Eufy publicly acknowledges some parts of his controversial “No Clouds”

Enlarge / Eufy’s security arm has publicly addressed some of the biggest claims about the company’s locally focused systems, but those who bought into the “no clouds” claims may not be entirely sure.


Eufy, the Anker brand that positioned its security cameras prioritizing “local storage” and “No clouds,” issued a statement in response to recent findings from security researchers and tech news sites. Eufy admits that it could do better, but it also leaves some issues unresolved.

In a thread titled “Re: Recent security complaints against eufy Security”, “eufy_official” writes to his “Security Cutomers and Partners”. Eufy is “taking a new approach to home security,” the company writes, designed to operate locally and “wherever possible” to bypass cloud servers. Video footage, facial recognition, and identity biometrics are managed on devices, “not in the cloud.”

This reiteration comes after questions have been raised multiple times in recent weeks about Eufy’s cloud policies. A British security researcher discovered in late October that phone alerts sent from Eufy were being stored on a cloud server, apparently unencrypted, with facial identification data included. Another company at the time quickly summarized two years of findings on Eufy’s security, noting similar unencrypted file transfers.

At the time, Eufy acknowledged that it used cloud servers to store thumbnail images, and that it would improve its configuration language so customers who wanted mobile alerts would know about it. The company did not address other claims by security analysts, including that live video streams could be accessed through VLC Media Player with the correct URL, whose encryption scheme could be brute-forced.

A day later, tech site The Verge, working with a researcher, confirmed that a user not logged into a Eufy account would be able to view a camera feed, with the correct URL. Getting that URL required a serial number (Base64 encoded), a Unix timestamp, an apparently unvalidated token, and a four-digit hexadecimal value.

Eufy then said that it “disagrees with the allegations made against the company regarding the safety of our products.” Last week, The Verge reported that the company notably changed many of its statements and “promises” on its privacy policy page. Eufy’s statement on his own forums came last night.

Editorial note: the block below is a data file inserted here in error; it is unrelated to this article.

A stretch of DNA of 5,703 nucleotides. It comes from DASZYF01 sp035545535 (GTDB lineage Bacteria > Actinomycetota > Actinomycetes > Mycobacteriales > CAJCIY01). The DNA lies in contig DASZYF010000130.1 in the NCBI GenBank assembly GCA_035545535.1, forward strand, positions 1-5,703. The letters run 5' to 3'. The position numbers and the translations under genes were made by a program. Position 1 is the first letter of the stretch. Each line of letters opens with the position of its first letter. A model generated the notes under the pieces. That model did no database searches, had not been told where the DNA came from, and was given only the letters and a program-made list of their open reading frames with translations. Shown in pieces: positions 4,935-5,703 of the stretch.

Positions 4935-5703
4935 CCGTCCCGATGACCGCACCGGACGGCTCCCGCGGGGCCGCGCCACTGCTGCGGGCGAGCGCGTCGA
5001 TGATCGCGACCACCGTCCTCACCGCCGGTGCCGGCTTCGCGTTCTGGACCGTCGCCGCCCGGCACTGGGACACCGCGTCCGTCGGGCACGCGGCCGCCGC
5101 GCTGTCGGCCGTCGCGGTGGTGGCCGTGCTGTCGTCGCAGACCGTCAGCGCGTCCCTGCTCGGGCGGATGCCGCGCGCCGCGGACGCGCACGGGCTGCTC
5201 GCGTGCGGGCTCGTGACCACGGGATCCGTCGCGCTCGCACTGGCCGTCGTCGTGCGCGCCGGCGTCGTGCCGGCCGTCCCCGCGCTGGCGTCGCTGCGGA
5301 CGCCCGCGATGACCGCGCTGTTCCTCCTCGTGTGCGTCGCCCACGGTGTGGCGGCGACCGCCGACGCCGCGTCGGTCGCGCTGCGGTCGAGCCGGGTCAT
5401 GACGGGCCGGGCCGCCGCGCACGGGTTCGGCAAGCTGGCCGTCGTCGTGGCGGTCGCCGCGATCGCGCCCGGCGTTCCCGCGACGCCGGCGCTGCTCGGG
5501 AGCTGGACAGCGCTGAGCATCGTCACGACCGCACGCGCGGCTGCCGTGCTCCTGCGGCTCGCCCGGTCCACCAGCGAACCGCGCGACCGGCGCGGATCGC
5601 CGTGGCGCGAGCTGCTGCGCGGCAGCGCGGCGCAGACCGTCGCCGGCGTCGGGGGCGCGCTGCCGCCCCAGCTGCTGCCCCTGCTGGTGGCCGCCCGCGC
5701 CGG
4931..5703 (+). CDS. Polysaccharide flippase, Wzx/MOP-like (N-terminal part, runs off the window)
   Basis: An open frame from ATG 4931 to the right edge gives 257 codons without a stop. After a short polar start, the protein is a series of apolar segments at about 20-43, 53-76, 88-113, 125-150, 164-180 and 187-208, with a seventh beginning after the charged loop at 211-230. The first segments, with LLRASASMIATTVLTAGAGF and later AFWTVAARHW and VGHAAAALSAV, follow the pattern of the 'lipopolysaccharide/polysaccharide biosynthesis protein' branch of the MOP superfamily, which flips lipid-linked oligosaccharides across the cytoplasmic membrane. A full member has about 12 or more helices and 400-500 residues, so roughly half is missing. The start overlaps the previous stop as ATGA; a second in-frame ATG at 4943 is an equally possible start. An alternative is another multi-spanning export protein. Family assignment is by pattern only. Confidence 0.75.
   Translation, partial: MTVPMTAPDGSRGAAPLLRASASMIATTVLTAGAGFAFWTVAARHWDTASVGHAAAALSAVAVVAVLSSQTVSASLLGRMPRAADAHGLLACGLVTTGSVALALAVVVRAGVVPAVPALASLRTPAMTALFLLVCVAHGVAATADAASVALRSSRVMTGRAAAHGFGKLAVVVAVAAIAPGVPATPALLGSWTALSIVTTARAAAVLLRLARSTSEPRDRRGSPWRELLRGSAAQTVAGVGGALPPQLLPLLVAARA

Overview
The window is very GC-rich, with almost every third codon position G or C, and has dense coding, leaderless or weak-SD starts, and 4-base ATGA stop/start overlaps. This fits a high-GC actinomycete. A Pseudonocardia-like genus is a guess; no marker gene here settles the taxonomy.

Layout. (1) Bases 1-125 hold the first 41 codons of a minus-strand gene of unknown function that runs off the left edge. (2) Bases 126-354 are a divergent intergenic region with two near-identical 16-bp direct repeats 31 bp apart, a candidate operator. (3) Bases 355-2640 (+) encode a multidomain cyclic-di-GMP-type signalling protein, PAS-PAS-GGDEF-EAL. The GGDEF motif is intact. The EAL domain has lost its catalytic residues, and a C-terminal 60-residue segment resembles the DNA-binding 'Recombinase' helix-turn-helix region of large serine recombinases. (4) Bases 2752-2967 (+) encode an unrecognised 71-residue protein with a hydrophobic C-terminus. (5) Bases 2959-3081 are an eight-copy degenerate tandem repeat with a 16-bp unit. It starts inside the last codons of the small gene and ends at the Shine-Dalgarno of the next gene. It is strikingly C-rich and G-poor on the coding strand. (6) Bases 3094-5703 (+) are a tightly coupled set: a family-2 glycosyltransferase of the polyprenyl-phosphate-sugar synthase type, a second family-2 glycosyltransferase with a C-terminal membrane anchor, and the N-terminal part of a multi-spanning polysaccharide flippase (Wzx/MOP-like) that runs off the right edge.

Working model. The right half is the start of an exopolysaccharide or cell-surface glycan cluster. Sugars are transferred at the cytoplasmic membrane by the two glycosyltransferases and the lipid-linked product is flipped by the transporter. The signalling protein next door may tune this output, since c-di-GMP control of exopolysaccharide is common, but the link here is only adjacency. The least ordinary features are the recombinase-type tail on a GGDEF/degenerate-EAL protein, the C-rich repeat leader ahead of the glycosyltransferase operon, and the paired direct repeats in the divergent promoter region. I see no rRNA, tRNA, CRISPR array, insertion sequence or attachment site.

Eufy says its security model has “never been tried and we expect challenges along the way,” but that it remains committed to customers. The company acknowledges that “several complaints have been made” against its security, and the need for a response has frustrated customers. But, the company writes, it wanted to “gather all the facts before publicly addressing these claims.”

Responses to those claims include Eufy pointing out that it uses Amazon Web Services to forward notifications in the cloud. The image is end-to-end encrypted and deleted shortly after it is sent, Eufy claims, but the company intends to better notify users and adjust its marketing.

As for viewing live streams, Eufy states that “no user data has been exposed, and potential security flaws discussed online are speculative.” But Eufy adds that it has disabled viewing live streams when you’re not connected to a Eufy portal.

Eufy claims that the claim that it sends facial recognition data to the cloud is “not true.” All identity processes are handled on local hardware, and users add recognized faces to their devices via the local network or encrypted peer-to-peer connections, says Eufy. But Eufy notes that your Video Doorbell Dual previously used “our secure AWS server” to share that image with other cameras on a Eufy system; that feature has since been disabled.

The Verge, which received no answers to further questions about Eufy’s security practices after its findings, has a few follow-up questions, and they’re noteworthy. They include why the company denied remote streaming was possible in the first place, its law enforcement request policies, and whether the company was actually using “ZXSecurity17Cam@” as the encryption key.

Researcher Paul Moore, who raised some of the first questions about Eufy’s practices, has yet to comment directly on Eufy since posted on Twitter on November 28 that he had “a lengthy discussion with (Eufy’s) legal department.” Meanwhile, Moore has been researching other “local only” video doorbell systems and found them notably not local. one of them even seemed to copy eufy’s privacy policyword by word.

So far, it’s safer to use a doorbell that tells you it’s stored in the cloud, as the ones that are honest enough to tell you usually use strong cryptography,” Moore said. wrote about his efforts. Some of Eufy’s most enthusiastic and privacy-conscious customers may agree.

Listing Image by Eufy

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